Thank you. I have one more question, which is for Karen Bradley. Lord Gardiner’s point chimes with me: ministers, if they are not at the despatch box, just talk things out. If they are not there, you cannot intervene, shut them up or get them back on topic. They just waffle away for the 20 minutes that they have for questions, giving you non-answers.

Do you agree with that summation? When ministers are participating, should they be in front of the committee or the Parliament to ensure that they have no way of wriggling out of answering a question—or, at least, have less of an opportunity to do so?

Right at the beginning, when we introduced the hybrid model, you could participate by Zoom to ask a question, but the speaker was very keen that ministers should be in the room to answer it. However, there were some who for good medical reasons—or other good reasons—were not able to do so.

It just became difficult to stop people, not just ministers. If you are in the chamber and you go on for too long with your question, Mr Speaker catches your eye pretty darn quickly. It becomes very clear that the house is losing patience; you start to hear people saying, “Sit down,” “Intervene,” “Is it lunch yet?” and so on. Somebody will make a quip that will put you off your stride. Nobody can go on for too long when they are in the chamber. However, if you are on a screen you can just keep going. That was true of everybody—not just ministers, but other participants. I did quite a lot of media over that time and I remember speaking to a journalist who said that it was really difficult to keep to time when they could see you only on a screen. They could not catch your eye and say, “The news is coming up in a moment—can you sit down?” That is one of the problems with virtual participation; it is much too easy to go on and not be stopped.

Thank you, Karen. I agree. Having been a convener, I know that, in a committee room, it is very easy to turn off a minister’s microphone so that they shut up. You cannot do that remotely.

Time is tight. I turn to Bob Doris.

I have a couple of questions about recruitment and retention of, and diversity among, elected representatives. We know that Mr Mountain has had to contribute virtually for a significant period of time. Hybrid working has supported that.

I was interested to hear about use of proxy voting at Westminster for members who are on baby leave or have long-term health conditions. We lost some very high-quality parliamentarians during the previous parliamentary session because of issues with work-life balance.

My question is for Karen. Setting aside the need to make the technical and dynamic aspects of hybrid Parliaments work effectively, what benefits do hybrid Parliaments bring with regard to retaining members of your, or any other, legislature? Do they create a work-life balance that might help to retain mothers who would not otherwise get to spend time with their families and who might feel that something has to give?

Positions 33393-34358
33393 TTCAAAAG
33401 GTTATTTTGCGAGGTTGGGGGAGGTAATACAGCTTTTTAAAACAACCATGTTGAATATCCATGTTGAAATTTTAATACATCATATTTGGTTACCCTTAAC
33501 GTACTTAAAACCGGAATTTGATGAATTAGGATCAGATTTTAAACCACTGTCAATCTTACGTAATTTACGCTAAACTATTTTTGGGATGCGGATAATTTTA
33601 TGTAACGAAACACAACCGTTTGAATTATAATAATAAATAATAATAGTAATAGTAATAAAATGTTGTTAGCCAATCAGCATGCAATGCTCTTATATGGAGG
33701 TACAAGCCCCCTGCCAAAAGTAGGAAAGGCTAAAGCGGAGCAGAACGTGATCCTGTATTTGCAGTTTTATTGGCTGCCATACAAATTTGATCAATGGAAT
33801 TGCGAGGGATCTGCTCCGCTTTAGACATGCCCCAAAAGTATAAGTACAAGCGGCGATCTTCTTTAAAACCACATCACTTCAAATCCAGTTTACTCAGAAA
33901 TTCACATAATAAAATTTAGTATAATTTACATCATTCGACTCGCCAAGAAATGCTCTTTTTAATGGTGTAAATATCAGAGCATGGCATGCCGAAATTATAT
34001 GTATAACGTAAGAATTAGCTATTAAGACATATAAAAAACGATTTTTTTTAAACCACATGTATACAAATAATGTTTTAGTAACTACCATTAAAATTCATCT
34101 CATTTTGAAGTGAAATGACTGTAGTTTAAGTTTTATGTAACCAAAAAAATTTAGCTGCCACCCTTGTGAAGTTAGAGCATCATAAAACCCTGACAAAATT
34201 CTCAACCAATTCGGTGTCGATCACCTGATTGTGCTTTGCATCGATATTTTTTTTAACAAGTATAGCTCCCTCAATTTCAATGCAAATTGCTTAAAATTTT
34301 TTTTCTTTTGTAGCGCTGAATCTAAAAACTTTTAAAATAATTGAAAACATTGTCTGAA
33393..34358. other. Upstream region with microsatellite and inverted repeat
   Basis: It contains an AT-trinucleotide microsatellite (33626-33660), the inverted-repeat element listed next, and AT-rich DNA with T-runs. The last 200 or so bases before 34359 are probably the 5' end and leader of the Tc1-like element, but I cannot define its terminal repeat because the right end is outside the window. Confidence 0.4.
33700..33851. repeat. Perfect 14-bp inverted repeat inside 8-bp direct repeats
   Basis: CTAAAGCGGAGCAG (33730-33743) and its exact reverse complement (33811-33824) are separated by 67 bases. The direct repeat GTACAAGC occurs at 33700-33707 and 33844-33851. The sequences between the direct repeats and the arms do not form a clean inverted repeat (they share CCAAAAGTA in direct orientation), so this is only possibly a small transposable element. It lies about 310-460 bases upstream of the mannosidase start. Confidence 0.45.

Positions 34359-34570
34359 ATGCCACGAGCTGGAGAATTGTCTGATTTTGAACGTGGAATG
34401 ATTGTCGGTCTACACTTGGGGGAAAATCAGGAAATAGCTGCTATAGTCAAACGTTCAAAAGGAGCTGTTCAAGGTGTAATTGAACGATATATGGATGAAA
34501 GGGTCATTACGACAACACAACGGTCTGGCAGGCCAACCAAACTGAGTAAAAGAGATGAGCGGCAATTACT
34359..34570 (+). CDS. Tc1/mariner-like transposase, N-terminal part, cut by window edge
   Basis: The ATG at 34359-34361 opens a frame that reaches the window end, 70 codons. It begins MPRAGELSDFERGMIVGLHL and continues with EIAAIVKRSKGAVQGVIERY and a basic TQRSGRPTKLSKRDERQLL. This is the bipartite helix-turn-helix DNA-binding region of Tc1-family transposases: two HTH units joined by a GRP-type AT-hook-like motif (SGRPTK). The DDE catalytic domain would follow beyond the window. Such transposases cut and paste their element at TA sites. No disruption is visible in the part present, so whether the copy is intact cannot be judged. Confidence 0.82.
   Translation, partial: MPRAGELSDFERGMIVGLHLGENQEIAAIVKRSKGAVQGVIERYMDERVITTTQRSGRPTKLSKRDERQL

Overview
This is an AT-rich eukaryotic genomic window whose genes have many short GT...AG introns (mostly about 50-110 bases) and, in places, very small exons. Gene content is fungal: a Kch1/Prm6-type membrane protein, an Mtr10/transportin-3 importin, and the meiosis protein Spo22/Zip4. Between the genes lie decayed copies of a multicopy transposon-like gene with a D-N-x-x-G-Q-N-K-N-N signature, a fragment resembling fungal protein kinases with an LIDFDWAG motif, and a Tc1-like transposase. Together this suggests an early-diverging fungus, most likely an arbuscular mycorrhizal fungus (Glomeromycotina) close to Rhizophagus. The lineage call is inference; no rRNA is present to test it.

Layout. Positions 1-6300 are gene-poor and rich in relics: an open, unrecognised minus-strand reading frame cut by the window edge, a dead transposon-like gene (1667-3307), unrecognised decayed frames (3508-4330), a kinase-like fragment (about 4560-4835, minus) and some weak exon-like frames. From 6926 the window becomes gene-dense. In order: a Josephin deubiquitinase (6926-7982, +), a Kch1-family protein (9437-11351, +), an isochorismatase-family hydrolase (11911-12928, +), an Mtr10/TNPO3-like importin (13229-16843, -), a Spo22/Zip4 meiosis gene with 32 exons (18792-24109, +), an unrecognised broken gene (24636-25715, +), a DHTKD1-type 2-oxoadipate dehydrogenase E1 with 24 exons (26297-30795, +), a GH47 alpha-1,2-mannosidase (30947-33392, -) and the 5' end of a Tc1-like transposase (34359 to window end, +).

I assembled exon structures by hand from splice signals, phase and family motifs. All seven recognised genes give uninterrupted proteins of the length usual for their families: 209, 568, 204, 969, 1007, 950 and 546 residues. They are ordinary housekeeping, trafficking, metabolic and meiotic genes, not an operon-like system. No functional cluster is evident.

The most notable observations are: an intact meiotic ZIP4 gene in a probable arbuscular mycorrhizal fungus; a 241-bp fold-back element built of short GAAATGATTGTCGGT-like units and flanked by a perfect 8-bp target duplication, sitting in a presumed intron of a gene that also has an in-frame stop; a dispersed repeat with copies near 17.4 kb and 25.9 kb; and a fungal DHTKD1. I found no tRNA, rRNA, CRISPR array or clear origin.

That is the other side of the argument. There is no doubt that our scrutiny was not as good during Covid, but we should look at the reality. If we had not introduced that hybrid Parliament straight after Easter 2020, we would have had no scrutiny. The idea that that was a bad thing is just plain wrong. We were one of the few Parliaments that sat through the whole pandemic and was able to do some scrutiny.

The problem was that we imposed a hybrid system on a model that is very physically based. The model of scrutiny that we have in the Westminster Parliament requires people to be there, for maximum benefit. We should not get rid of hybrid working because it does not fit the system; rather, we should be asking whether we need to reform the system to allow for more hybrid participation.

You are right: the statistics were clear. More women were participating virtually, compared to their average participation in the House of Commons, as were more people with long-term health conditions, who would not have been able to be anywhere near Parliament and cannot come even today when Covid is not the public health emergency that it was in the lockdown era. We had people who could not travel. We all know of such instances; my committee heard some very powerful evidence on that.

There is a lot of discussion at the moment about our culture, approach and attitude. Perhaps we should look more fundamentally at the way Parliament operates to make it culturally and physically a better place for all people to participate. We want Parliament to represent the public, but it will not do that if we insist on it being like a sixth-form debating society.

I am working remotely today, which has allowed me to feed my baby and give my son his breakfast. I will be at a constituency regeneration event at lunch time, and this is the one day this week when I will get to have dinner with my family. I do not want to work like that every week, but it gives a work-life balance.